• Competition: There are at least 13,000 different kinds of cryptocurrencies, with more constantly being launched. While it’s easy for them to launch, it’s hard to make them viable since they need to build a network of users for that cryptocurrency. If there’s a useful application for the currency on the blockchain, then it can quickly build a network, especially if it improves a competitor’s limitation. If a new competitor gains momentum, it reduces an existing competitor’s value, driving down its value while increasing the new currency’s value.

  • Internal governance: Cryptocurrency networks rarely abide by a static set of rules. Their developers base them on the community they serve. Some allow their holders to have a say in how a token is mined or used. There needs to be consensus among stakeholders to make any changes to a token’s governance. Investors usually like stable governance, which also provides more stable pricing. On the other hand, the slow process to update software to improve protocols can limit crypto’s values. If an update would unlock value for cryptocurrency holders, but takes a long time to execute, it hurts the current stakeholders. Some cryptocurrencies have ways to “burn” – or send it to an unrecoverable address on the blockchain - existing tokens to prevent the circulating supply from growing too large.

  • Regulations: Regulations govern how cryptocurrency trades, but governments still don’t have the best practices for regulating cryptocurrency yet, which makes it a particularly risky and volatile investment. Products such as exchange-traded funds (ETFs) or future contracts could provide more access for investors, so increase its value. Regulation can also allow investors to bet against the price of cryptocurrencies with future contracts or options, which  can reduce the volatility of crypto pricing. Regulations can also negatively impact cryptocurrency demand. If a governing body changes the rules so a cryptocurrency investment falls out of favour or use, it can also cause the cryptocurrency’s price to drop.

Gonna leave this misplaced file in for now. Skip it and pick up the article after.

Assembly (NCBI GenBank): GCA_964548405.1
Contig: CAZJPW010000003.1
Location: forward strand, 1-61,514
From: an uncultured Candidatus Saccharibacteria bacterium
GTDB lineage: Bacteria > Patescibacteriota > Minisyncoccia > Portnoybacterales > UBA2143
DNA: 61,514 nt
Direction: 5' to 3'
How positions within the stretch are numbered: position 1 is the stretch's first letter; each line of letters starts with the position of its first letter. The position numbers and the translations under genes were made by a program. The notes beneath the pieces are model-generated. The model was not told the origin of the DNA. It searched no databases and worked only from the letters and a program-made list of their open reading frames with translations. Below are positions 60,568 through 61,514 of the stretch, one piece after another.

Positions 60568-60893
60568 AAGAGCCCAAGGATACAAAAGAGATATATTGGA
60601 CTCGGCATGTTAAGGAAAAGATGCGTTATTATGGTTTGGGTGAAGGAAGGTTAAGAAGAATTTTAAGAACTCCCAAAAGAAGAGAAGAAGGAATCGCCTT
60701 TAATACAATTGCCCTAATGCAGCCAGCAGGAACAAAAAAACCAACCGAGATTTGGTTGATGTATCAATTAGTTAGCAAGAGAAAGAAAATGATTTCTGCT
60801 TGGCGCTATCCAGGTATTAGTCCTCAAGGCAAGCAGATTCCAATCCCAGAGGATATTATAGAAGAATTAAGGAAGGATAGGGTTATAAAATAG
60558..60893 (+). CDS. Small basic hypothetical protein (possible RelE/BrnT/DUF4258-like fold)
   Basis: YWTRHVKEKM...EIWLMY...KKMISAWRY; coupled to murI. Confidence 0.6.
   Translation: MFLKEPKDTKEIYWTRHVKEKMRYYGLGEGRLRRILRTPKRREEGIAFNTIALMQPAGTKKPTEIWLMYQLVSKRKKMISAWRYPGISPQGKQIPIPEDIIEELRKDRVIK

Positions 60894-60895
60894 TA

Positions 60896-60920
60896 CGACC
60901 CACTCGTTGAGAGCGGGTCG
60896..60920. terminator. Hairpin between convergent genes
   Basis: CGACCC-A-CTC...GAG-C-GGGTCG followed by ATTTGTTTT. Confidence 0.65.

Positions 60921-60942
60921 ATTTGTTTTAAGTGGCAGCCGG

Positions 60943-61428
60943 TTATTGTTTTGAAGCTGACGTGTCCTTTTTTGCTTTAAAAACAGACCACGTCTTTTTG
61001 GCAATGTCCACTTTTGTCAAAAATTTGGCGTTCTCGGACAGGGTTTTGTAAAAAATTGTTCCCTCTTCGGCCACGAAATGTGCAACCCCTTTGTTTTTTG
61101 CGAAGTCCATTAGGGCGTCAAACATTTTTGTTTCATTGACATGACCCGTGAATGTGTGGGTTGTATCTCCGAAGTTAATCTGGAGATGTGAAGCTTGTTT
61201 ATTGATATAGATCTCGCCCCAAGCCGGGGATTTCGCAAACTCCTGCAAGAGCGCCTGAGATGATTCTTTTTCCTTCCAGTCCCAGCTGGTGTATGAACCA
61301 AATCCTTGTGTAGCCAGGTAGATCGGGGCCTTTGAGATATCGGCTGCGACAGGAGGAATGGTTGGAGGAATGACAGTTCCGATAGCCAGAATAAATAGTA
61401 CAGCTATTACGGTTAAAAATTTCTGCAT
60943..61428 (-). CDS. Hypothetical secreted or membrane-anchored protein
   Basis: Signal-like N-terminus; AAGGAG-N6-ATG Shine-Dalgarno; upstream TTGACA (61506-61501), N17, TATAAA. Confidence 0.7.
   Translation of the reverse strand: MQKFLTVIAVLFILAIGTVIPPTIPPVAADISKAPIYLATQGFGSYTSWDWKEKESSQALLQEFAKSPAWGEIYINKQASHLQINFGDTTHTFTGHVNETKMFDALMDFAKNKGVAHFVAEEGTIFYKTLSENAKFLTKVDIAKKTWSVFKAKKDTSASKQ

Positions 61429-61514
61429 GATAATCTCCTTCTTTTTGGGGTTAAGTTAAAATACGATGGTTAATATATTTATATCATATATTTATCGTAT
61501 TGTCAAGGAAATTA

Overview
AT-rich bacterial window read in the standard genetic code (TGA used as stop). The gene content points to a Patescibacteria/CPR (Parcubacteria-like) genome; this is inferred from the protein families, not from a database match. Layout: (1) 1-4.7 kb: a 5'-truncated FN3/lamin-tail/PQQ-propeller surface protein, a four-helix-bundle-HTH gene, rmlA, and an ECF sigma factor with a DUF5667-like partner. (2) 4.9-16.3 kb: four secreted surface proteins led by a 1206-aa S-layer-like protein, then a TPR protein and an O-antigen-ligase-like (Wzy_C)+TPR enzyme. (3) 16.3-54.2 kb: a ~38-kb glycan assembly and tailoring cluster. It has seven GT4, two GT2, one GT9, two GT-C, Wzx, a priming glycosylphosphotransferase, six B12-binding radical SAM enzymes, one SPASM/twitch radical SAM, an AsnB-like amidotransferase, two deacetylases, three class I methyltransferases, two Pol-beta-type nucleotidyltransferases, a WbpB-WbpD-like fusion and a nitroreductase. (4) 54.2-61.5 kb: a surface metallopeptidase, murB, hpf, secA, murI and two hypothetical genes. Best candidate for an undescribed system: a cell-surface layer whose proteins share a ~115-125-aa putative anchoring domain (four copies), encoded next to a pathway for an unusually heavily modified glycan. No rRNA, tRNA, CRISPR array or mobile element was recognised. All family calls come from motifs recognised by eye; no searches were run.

• Node Count: Node counts show how many active wallets exist in the same network so you can find out the community’s strength.  A high count means a stronger community and increases the chances for that currency to weather a potential crisis. You can check the currency’s home page or Google search to learn the count. If you compare it and its total market capitalization with a popular currency, you can see how node count influences price.

  • Social media: Social media hype, or influential people on it, can raise or lower a cryptocurrency’s price. While cryptocurrency exchanges can provide information on blockchain or a currency, it’s also important to check details that may come from other sources as they don’t even need to be correct to impact the currency’s volatility.